Last week the internet caught fire with a bit of love for language, as it is blessedly wont to do. The spark this time was a collection of North Carolina State University PhD candidate Joshua Katz’s visualizations of regional dialect variations, which were presented at Business Insider, where they racked up tens of millions of views and quickly spread.
Over at Language Log, Ben Zimmer notes that the research behind Katz’s heat-map visualizations has been available for about a decade, and that—despite having been collected via not-quite-ideal online elicitation—it has been frequently repurposed over the years since it was produced by Bert Vaux and Scott Golder. Though the frequent obscuring of the data’s origins and potential shortcomings is a perhaps lamentable result of the workings of internet virality, it’s nevertheless truly exciting for the word nerds among us to see linguistic lighting strike the web.
As Zimmer also notes, such “voracious public appetite for dialect maps” likely bodes well for the forthcoming digital edition of the Dictionary of American Regional English. The site will be here all too soon, so let’s take a look.
Here’s one of Katz’s visualizations, this one showing answers to the question of what term the respondent uses “to refer to something that is across both streets from you at an intersection (or diagonally across from you in general)?”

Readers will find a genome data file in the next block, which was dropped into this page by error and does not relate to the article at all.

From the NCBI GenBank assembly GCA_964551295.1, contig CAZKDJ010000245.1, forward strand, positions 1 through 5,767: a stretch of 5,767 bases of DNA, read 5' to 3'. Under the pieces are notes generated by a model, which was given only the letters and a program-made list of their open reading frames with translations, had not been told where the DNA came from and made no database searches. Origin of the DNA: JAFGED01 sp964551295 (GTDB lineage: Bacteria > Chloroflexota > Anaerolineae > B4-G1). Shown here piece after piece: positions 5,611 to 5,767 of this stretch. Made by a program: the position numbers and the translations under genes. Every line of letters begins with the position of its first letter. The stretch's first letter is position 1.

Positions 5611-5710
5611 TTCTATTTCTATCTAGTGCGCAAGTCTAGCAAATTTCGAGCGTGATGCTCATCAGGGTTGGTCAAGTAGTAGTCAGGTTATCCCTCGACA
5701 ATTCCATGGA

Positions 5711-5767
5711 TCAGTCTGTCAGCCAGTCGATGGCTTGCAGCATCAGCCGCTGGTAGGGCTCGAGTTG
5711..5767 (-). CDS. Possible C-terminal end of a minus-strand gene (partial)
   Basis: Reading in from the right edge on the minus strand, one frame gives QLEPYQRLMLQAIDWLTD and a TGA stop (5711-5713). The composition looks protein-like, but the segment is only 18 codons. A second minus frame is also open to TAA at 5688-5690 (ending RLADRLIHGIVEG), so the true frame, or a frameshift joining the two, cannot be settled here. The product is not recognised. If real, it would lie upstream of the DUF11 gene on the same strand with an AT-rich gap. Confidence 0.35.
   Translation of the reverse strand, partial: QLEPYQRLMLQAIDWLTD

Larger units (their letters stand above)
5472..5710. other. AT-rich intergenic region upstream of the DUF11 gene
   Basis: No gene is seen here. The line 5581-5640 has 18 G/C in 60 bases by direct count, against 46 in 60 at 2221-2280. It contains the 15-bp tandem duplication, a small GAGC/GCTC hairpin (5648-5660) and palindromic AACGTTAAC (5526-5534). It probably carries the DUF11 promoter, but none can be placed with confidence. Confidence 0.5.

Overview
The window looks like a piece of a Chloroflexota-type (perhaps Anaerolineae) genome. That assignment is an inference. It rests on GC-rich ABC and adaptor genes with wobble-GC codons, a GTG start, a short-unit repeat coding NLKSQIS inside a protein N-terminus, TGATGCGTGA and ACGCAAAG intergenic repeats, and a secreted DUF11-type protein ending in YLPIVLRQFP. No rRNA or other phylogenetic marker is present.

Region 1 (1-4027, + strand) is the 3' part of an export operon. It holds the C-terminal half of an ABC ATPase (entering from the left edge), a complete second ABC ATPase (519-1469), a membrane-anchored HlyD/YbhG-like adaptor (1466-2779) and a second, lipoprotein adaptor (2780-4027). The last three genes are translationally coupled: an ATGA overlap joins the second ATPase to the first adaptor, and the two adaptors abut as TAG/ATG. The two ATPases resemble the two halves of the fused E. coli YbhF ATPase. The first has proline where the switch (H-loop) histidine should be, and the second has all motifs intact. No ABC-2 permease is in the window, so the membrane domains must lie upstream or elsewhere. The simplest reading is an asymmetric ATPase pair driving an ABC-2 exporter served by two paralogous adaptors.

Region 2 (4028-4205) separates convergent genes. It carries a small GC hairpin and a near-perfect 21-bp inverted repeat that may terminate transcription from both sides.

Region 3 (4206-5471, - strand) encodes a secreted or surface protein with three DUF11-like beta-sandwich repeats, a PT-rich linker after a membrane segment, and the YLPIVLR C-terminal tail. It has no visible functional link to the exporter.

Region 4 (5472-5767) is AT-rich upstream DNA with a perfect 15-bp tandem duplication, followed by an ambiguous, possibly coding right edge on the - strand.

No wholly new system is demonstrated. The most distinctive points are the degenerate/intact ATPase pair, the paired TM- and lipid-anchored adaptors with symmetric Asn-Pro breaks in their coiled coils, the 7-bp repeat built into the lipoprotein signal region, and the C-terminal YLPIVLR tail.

We can dig into the same question at the DARE site. Let’s start with “kitty-corner,” which seems about even in popularity with “catty-corner,” above.
In the DARE entry for “kitty-corner,” we see a definition, a map indicating the national distribution of the term in responses to the original DARE survey, and a whole mess of documentation of the word’s use, going all the way back to 1890. In this case, we even get a recording of the term’s use, collected by those intrepid word-wagoneers way back when:
Off to the right there’s a section called “Survey Questions,” which indicates every question in the original DARE survey for which “kitty-corner” was offered as an answer. The third one down seems about the same as the prompt for Katz’s map: “If a drugstore is on one corner of a square and a gas station is on the far corner… The drugstore is ______ the gas station.” Those questions are all live links, and if we click this one we come to a page that shows us all of the terms elicited by that question, including:
So maybe from there you click on “catawampus,” and see that it’s used in fewer regions and—based on the number of survey questions listed—fewer circumstances than “kitty-corner.”
Want to compare the demographics of folks who say “kitty-corner” with folks who say “catawampus?” Do it. Maybe you see that one of the earliest uses of “catawampus” was in Crockett Almanacks, and you want to see what other words have been pulled from that source. Go for it. Just don’t look up “wormhole.” That’d be too meta.
The Dictionary of American Regional English site goes live this fall. Excited? Tell your librarian.